Stocks got the second half off to a positive start Wednesday after logging their best quarter in a decade.
"We're seeing a classic bull-bear battle here," said Tom Schrader, managing director for U.S. equity trading at Stifel Nicolaus Capital Markets, adding that traders were watching to see if major indexes break above their 200-day moving averages, which could trigger more buying.
In the short term, we'll probably see a rally in the next few days, veteran trader Art Cashin, director of floor operations for UBS, told CNBC.
"There's usually a slight [upside] prejudice in the first three trading days of the month. ...There's new money for the new month: pre-funding pensions, things like that."
The Dow Jones Industrial Average rose 57.06, or 0.7 percent, to close at 8,504.06. The blue-chip index was up more than 100 points earlier but ended off their highs amid worries about Thursday's jobs report.
The S&P 500 gained 0.4 percent and the Nasdaq added 0.6 percent.
Meanwhile, the CBOE Volatility Index, widely considered the best gauge of fear in the market, dropped below 25 for the first time since September 2008, just before the collapse of Lehman Brothers. But it ended at 26.22.
Investors cheered a fourth-straight increase in home sales and shrugged off a disappointing reading on manufacturing and drop in mortgage applications.
Mortgage applications tumbled to a seven-month low and home-refinancing requests dropped 30 percent as rising mortgage rates scared off new homebuyers.
Pending-home sales rose 0.1 percent in May, slightly more than expected, and April's reading was upwardly revised. This marks the fourth straight month pending-home sales have risen; the last time there were four straight gains was October 2004.
Meanwhile, the Institute for Supply Management reported its manufacturing index rose to 44.8 in June from 42.8 in May, just slightly higher than expected. The gauge is ticking ever higher to the 50 mark, which indicates expansion; readings below 50 indicate contraction.
But construction spending fell 0.9 percent in May, more than expected, to its lowest level in five years.
Now, the market is turning to the employment situation, waiting for the government's June jobs report, due out Thursday. Typically the report is issued on a Friday but is out a day early this month due to the Fourth of July holiday.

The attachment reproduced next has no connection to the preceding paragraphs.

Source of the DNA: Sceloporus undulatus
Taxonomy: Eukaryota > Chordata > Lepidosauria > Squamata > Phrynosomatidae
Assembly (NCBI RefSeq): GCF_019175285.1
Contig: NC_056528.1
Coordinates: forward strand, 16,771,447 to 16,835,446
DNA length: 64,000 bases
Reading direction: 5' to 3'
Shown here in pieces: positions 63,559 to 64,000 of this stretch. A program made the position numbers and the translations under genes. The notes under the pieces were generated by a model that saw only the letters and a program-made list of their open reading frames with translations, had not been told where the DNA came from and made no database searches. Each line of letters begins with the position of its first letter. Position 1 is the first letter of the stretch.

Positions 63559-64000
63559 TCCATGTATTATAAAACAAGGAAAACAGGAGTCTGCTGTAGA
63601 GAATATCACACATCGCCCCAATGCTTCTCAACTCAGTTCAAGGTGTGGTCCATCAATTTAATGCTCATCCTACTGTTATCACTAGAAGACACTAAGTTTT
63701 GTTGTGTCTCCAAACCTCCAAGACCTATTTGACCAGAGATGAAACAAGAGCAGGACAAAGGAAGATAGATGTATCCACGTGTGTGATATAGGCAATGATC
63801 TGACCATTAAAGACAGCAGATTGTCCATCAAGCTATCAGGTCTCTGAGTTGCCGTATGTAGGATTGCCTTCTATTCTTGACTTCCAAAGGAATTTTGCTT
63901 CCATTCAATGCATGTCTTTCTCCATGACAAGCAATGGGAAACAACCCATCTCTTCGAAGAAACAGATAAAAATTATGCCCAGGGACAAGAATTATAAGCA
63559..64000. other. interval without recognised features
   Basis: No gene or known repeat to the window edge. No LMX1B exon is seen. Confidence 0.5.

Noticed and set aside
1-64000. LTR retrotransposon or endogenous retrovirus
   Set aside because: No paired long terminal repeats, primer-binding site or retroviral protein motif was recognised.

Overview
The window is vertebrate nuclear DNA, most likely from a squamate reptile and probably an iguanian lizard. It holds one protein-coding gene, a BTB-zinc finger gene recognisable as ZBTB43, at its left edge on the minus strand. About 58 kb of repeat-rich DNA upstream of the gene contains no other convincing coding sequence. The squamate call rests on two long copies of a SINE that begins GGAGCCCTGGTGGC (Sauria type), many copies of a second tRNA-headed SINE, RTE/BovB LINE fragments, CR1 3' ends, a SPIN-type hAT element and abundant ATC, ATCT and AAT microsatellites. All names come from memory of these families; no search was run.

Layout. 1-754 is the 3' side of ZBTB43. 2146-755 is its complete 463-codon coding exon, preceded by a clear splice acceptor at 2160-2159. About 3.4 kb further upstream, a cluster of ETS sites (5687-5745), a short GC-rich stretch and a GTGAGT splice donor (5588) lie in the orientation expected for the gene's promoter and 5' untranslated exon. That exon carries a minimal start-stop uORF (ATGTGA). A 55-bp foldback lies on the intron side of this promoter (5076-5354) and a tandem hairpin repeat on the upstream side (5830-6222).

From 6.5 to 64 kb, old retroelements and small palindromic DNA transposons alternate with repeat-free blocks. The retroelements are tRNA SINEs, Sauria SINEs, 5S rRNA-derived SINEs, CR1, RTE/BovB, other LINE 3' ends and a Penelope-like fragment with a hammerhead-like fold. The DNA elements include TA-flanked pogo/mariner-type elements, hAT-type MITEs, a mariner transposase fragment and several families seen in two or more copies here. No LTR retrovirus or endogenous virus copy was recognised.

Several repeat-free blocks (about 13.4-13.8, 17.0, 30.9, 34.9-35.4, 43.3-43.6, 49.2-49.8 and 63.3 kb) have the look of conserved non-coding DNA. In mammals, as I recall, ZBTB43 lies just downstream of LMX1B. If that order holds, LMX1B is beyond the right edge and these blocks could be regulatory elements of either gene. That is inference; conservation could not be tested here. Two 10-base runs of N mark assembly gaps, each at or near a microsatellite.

Traders are expecting to see fewer jobs lost in June than in May, which would be a boost for the market. But, if the unemployment rate tops 10 percent, you're likely to see some selling, Schrader said.
According to the latest Reuters poll, economists expect to see 355,000 nonfarm jobs shaved from payrolls and for the unemployment rate to tick up to 9.6 percent, its highest since June 1983, from 9.4 percent in May.
We got a couple of preview reports on the jobs situation today: ADP reported that private employers slashed 473,000 jobsfrom their payrolls in June, more than expected, while planned layoffs fell for a fifth straight month.
A separate report from outplacement firm Challenger, Gary & Christmas showed planned layoffs at US firms in June at their lowest level since March 2008.
Ford shares slipped 2.6 percent despite the fact that the automaker reported its U.S. sales fell 10.9 percentin June, near the top of expectations, and surpassed Toyota as the No. 2 automaker.
General Motors reported its sales dropped 33.6 percent, while Chrysler's plunged 44.2 percent. Toyota and Honda both logged declines of about 30 percent.
On the earnings front, General Mills , which makes Cheerios cereal and Yoplait yogurt, beat earnings expectationsand projected fiscal-year earnings far above analysts' expectations, helped by new products and easing commodity costs. Its shares rose 3.9 percent.
Wal-Mart shares slipped after the discount giant broke with some other large companies and backed the part of President Obama's health-care plan that requires large companies to provide health insurance for employees.
Microsoft's rose 1.1 percent after the software maker's new Bing search engine gained market sharein June, though it still trails Google . Google shares fell 0.7 percent.
In IPO news, shares of LogMeIn, which makes remote-login software, jumped 25 percent on their debut on the Nasdaq, after pricing at $16 a share.
All but one IPO this year have priced at or above the expected range. The exception was online university Bridgepoint Education . Bridgepoint shares fell 4.2 percent today.
American depositary shares of Skystar Biopharmaceutical tumbled 23 percent after the China-based company that makes medicine for livestock priced a $1.4 million offering at $12.98 a share, a nearly 28 percent discount to Tuesday's closing price.
The Nasdaq and S&P 500 ended June with gains for the fourth straight month. For the Dow, it came down to the final session, but those losses put the Dow on the negative side for June, ending a three-month winning streak.
For the quarter, the Dow, S&P 500, and Nasdaq all gained, marking the first quarterly gains for the Dow and S&P 500 since the third quarter of 2007. The new quarter may get off to a positive start, with U.S. stock index futures and European averages pointing higher ahead of the open.
Still to Come:
THURSDAY: Weekly jobless claims; May jobs report; factory orders
FRIDAY: All U.S. financial markets closed for the Independence Day holiday
- Peter Schacknow contributed to this article